Just why Trump chose this moment to make this gesture is a matter of conjecture. The president suggested it was simply recognition of reality and that his predecessors’ policy failure to do so had failed to yield any diplomatic benefits. This is true, although the reason diplomacy failed over the decades had nothing to do with US policy toward Jerusalem, and everything to do with divisions among Israelis and Palestinians and the gaps between the two sides.

Others have attributed the US announcement to American domestic politics, a conclusion supported by the unilateral US statement’s failure to demand anything of Israel (for example, to restrain settlement construction) or offer anything to the Palestinians (say, supporting their claim to Jerusalem). Although the decision has led to some violence, it looks more like an opportunity lost than a crisis created.

What made this statement not just controversial but potentially counterproductive is that the Trump administration has spent a good part of its first year putting together a plan to resolve the Israeli-Palestinian conflict. This announcement could well weaken that plan’s already limited prospects.

What the Trump administration seems to have in mind is to give outsiders, and Saudi Arabia in particular, a central role in peacemaking. Informing this approach is the view that Saudi Arabia and other Arab governments are more concerned with the perceived threat from Iran than with anything to do with Israel. As a result, it is assumed that they are prepared to put aside their long-standing hostility toward Israel, a country that largely shares their view of Iran.

Progress on the Israeli-Palestinian issue would create a political context in the Arab world that would allow them to do just this. The hope in the Trump administration is that the Saudis will use their financial resources to persuade the Palestinians to agree to make peace with Israel on terms Israel will accept.

Image result for Trump and KushnerPresident Donald J. Trump and his Mid-East Expert-Advsor Jared Kushner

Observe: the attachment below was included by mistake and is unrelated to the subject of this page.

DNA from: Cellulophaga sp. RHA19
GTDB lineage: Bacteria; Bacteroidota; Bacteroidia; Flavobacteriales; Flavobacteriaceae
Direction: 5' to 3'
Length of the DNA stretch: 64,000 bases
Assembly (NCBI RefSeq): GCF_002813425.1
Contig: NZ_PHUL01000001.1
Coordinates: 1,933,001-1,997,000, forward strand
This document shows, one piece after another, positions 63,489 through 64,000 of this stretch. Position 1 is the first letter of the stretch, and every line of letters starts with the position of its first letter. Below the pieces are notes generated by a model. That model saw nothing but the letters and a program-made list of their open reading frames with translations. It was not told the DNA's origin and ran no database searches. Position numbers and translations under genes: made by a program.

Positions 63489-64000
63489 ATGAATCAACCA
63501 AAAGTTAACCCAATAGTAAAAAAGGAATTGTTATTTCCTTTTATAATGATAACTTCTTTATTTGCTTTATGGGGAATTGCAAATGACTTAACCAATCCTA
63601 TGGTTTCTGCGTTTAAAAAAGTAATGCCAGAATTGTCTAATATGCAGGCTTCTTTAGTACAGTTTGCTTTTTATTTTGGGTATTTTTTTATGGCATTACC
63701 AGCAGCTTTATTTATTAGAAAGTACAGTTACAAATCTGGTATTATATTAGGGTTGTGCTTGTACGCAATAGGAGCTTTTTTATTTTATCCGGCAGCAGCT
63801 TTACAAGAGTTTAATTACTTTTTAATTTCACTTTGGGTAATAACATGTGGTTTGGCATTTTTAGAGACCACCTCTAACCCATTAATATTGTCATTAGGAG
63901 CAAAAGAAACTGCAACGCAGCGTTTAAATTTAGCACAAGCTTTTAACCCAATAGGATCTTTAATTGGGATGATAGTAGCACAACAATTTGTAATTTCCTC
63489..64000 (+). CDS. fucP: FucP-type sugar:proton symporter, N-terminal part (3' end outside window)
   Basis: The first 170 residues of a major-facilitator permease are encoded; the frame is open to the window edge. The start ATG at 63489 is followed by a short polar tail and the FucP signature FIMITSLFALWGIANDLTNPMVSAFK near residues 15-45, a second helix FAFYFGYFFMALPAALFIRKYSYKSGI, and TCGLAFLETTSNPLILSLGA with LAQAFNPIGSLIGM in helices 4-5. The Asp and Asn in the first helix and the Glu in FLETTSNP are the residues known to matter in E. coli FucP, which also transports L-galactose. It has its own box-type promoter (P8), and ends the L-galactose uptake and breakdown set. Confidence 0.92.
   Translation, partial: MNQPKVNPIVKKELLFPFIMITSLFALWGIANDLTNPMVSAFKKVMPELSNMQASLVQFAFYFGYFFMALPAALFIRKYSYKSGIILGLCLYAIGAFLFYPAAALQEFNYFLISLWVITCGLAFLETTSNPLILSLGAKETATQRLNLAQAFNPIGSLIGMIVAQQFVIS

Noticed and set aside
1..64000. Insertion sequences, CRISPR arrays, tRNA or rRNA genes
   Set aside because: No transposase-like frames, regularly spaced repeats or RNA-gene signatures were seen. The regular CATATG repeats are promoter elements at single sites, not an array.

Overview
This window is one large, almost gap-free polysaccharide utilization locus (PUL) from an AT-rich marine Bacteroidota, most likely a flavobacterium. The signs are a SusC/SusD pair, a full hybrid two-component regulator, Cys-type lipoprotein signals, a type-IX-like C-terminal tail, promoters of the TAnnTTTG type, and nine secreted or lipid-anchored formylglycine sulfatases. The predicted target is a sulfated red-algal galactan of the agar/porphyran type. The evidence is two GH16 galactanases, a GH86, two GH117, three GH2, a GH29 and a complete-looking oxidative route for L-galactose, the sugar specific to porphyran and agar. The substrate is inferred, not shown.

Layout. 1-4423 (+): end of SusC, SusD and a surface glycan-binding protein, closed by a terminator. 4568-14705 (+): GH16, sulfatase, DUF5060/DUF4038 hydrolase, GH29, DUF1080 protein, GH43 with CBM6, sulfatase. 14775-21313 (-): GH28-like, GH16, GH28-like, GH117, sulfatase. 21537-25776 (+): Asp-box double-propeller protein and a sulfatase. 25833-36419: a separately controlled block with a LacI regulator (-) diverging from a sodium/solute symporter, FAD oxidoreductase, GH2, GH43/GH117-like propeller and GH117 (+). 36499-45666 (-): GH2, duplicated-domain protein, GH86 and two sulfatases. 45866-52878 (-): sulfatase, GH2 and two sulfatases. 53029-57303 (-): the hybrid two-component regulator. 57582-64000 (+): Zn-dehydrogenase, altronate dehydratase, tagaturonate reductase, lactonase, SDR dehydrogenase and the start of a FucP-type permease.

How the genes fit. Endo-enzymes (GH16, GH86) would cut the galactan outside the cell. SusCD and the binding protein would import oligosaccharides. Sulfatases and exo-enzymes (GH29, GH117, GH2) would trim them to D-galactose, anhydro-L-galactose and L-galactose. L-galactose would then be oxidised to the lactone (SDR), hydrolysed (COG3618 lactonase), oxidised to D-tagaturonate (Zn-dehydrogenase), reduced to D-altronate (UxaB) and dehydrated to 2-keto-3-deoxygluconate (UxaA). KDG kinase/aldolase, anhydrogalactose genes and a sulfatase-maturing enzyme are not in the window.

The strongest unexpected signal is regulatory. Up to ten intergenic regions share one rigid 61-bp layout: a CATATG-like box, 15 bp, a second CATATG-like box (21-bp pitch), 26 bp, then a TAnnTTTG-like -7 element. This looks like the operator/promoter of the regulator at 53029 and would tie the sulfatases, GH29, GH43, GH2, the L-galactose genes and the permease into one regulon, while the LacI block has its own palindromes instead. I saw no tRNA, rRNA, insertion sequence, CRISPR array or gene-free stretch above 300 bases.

The problem is that the only plan to which this Israeli government is likely to agree will offer the Palestinians far less than they have historically demanded. If so, the Palestinian leaders themselves may well determine it is safer to say no than to sign on to a plan sure to disappoint many of their own people and leave them vulnerable to Hamas and other radical groups.

The Saudis, too, may be reluctant to be associated with a plan that many will deem a sellout. The top priority for the new Saudi leadership under Crown Prince Mohammed bin Salman is to consolidate power, which the prince is doing by associating himself with an effort to attack corruption in the Kingdom and by pursuing a nationalist, anti-Iranian foreign policy.

But neither tactic is going entirely according to plan. The anti-corruption effort, while so far popular, risks being tarnished by selective prosecution of offenders (which suggests that it is more about power than reform) and reports about the crown prince’s own lifestyle. And the anti-Iran efforts have become inseparable from what has become an unpopular war in Yemen and diplomatic embarrassments in Lebanon and Qatar. Meanwhile, ambitious plans to reform the country are proving easier to design than to implement, and are sure to alienate more conservative elements.

The problem for Trump and Jared Kushner, his son-in-law who leads US policy in this area, is that the Saudis are likely to prove much less of a diplomatic partner than the White House had counted on. If the new crown prince is worried about his domestic political standing, he will be reluctant to stand shoulder to shoulder with an American president seen as too close to an Israel that is unwilling to satisfy even minimal Palestinian requirements for statehood.

Image result for Richard N. Haas on JerusalemRichard N. Haas

All of which brings us back to Jerusalem. Trump argued that recognizing the city as Israel’s capital was “a long overdue step to advance the peace process and the work towards a lasting agreement.” More and more it appears that Trump’s move will have just the opposite effect.